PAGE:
Season Pass Buying Guide: Always Amused January 2019
By Erik Chalhoub
January is here, and that means there are months of theme park adventures right around the corner.
That also means it’s time to break out the wallet again. Anybody who has visited a theme park knows it can be a very expensive hobby or time out with the family.
As the new year begins, and most parks are hibernating in the offseason, it’s a good time to plan out your potential theme park visits for 2019. Through the planning process, you are almost guaranteed to ask the question: Should I splurge for a season pass, or purchase separate tickets?
This month, I will attempt to answer a few common questions you may have when considering purchasing a season pass.
Do I Need a Season Pass?
If you ask yourself this question, answer it with another question: How many times will I be visiting a certain park?
On rough average, daily admission tickets are $40-$70 (with the notable exception being Disneyland, which is upwards of $100). Many season pass options across many different parks are about two times the price of a daily admission ticket.
In other words, if you plan on visiting one park at least twice in the year, then a season pass pays for itself after the second visit. The more times you visit, the cheaper each visit becomes. Even if you plan on traveling to a park once a year, but will be staying for three days, a season pass is worth the price.
If you are only visiting once in the year, then a single admission ticket is the way to go.
While the Santa Cruz Beach Boardwalk is admission-free, it does charge about $3-$7 per ride. If you only plan on riding the Giant Dipper a few times this year, a season pass probably isn’t for you. But, if you will be a frequent visitor and ride multiple rides, then a season pass is a good option. The Boardwalk will give a free $40 all- rides wrist band for the guest of any- one who buys an $81.95 yearly pass by Jan. 6.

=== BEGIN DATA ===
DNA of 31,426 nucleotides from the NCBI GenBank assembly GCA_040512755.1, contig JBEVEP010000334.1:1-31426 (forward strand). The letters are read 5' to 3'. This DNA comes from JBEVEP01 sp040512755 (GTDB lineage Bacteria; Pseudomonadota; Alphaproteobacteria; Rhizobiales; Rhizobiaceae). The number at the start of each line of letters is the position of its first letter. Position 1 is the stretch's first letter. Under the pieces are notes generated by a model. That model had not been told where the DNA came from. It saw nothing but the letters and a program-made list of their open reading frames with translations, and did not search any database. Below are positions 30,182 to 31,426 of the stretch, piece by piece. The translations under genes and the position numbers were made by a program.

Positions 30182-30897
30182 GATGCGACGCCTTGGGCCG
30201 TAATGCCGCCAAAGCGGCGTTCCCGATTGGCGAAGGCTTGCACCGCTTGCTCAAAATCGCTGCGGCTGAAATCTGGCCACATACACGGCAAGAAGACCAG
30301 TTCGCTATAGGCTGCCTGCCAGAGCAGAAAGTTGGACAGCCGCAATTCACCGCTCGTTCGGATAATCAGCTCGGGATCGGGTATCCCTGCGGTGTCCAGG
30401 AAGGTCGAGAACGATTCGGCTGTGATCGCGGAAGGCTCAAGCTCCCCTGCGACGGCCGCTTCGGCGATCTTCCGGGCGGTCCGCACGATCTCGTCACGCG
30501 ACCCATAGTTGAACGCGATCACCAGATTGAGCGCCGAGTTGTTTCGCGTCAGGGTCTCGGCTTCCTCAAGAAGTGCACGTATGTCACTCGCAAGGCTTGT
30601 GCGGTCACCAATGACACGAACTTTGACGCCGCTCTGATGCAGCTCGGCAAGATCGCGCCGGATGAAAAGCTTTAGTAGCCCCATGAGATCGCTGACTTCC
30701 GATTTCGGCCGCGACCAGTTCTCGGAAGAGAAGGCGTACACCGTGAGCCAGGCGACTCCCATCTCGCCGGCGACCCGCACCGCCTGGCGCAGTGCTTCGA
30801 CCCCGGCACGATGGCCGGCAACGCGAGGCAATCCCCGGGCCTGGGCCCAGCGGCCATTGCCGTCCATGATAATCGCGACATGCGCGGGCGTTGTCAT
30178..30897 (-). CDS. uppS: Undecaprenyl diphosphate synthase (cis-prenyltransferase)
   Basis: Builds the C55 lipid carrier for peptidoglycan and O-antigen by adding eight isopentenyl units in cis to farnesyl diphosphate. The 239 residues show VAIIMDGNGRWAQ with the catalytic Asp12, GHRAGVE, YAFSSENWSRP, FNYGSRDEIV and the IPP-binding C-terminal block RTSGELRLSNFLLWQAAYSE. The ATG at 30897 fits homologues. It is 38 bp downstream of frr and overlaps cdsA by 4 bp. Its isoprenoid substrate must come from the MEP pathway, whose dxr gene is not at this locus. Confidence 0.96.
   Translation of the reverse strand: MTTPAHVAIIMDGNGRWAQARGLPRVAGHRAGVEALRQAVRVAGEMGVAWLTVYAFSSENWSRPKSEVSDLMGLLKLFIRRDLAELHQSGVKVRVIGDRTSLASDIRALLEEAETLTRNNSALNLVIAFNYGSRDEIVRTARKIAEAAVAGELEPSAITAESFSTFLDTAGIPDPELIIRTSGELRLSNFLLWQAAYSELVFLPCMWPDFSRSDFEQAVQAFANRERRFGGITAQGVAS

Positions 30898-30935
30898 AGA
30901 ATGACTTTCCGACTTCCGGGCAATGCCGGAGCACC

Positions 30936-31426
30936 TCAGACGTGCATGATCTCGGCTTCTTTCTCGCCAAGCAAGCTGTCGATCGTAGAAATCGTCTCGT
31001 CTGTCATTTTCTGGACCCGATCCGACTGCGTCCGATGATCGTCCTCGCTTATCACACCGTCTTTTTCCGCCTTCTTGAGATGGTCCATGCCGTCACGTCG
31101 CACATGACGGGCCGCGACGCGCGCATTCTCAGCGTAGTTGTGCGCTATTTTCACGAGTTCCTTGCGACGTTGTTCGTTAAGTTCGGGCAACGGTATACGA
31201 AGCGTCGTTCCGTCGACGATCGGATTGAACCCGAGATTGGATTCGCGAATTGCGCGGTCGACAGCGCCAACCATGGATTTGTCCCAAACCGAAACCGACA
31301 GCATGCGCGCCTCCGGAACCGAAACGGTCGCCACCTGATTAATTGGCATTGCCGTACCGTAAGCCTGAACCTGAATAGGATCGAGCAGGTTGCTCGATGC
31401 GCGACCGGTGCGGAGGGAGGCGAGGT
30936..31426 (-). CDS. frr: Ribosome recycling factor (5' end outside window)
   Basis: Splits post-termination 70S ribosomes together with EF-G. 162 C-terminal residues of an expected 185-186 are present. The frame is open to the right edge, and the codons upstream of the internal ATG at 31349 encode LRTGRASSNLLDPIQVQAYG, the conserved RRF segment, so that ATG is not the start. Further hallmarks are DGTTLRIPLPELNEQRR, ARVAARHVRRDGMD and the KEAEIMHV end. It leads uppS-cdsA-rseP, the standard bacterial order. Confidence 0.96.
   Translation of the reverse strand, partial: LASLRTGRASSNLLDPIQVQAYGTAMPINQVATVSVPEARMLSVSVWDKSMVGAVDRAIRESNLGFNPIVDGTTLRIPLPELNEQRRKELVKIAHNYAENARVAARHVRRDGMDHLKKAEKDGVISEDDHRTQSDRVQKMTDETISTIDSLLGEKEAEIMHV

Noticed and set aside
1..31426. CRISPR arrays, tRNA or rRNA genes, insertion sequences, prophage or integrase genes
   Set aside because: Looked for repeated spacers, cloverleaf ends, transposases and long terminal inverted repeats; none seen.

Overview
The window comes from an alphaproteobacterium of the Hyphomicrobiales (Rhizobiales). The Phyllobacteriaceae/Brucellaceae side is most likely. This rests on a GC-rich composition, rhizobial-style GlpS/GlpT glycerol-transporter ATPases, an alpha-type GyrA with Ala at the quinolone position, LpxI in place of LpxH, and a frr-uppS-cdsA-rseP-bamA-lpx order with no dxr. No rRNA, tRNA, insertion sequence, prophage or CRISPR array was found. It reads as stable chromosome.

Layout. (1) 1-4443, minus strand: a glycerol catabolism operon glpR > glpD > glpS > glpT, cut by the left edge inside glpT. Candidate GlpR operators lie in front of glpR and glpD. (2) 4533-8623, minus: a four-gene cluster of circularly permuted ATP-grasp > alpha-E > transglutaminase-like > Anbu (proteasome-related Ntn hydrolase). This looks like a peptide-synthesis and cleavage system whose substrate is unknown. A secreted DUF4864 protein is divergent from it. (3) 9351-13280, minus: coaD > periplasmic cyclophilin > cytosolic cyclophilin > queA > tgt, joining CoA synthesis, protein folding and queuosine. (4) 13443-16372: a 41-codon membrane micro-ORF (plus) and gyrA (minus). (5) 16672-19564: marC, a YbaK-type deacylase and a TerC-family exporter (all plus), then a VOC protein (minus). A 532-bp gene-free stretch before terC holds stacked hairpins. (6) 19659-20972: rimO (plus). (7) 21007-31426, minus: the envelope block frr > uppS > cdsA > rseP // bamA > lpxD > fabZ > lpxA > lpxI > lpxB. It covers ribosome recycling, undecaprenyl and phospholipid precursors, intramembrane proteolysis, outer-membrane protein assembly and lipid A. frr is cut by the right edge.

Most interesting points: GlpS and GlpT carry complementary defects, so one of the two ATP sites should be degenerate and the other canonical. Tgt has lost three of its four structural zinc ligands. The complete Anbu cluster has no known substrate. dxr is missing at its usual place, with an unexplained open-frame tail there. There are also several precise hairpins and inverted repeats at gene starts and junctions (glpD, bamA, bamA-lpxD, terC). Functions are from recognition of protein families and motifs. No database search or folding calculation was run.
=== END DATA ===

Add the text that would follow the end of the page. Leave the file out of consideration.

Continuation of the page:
I Want to Buy a Season Pass! But What is the Best Time to Do So?
Timing is everything. Most parks offer different perks throughout the year to people buying a season pass. For example, a park may offer a bring- a-friend-free ticket with the purchase of a season pass, or a free meal.
Certain times of the year, you can get a ridiculously low price on season passes. Often, this is right at the end of summer, typically when parks announce their new attractions for the following year.
Six Flags, I’ve found, has the best deal around, so good that it’s hard to believe it’s true. Around Labor Day, the chain offers a one-week “flash sale,” where season passes are $56 (for Six Flags Discovery Kingdom in Vallejo). For this price, you also get admission to every Six Flags park in the nation, and free parking at every single one. It’s almost like they are paying you to visit the park.
The worst time to buy a pass is in July/August. Parks typically start sell- ing the next year’s passes in September/October, so if you buy a pass in late summer, you really only get about two months’ worth out of it. This is because when next year’s passes go on sale, they also give you admission to the rest of the current year.
Gold, Platinum, Diamond, Diamond Elite, Bronze? What Type of Season Pass Should I Get?
There is no one-size-fits-all season pass. Most parks offer different layers of season passes, at different price points.
Some may give you early admission, while others will give you discounts on park merchandise and food.
It’s really up to you what kind of perks you want to get. At the very least, I highly recommend you purchase a season pass that has free park- ing included on it. With parking prices averaging $20 or more, paying for a more expensive pass is well worth it.
California’s Great America introduced a “Pre-K” pass recently, where children ages 3-5 can visit the park for free the entire year. This is a great con- cept that I hope more parks pick up.
Six Flags has been experimenting with a “membership” pass over the past few years, and other parks are starting to take notice, as it makes more sense on the business side of things. With a membership, you pay monthly installments, rather than paying the entire cost of the season pass all at once, giving parks a consistent stream of revenue. Some industry ob- servers are predicting the season pass will fade out in favor of the membership option.
I hope this helps with your planning for the next year. Every parks’ website has a great list of benefits for each season pass option, so I recommend you study that as well before making a purchase.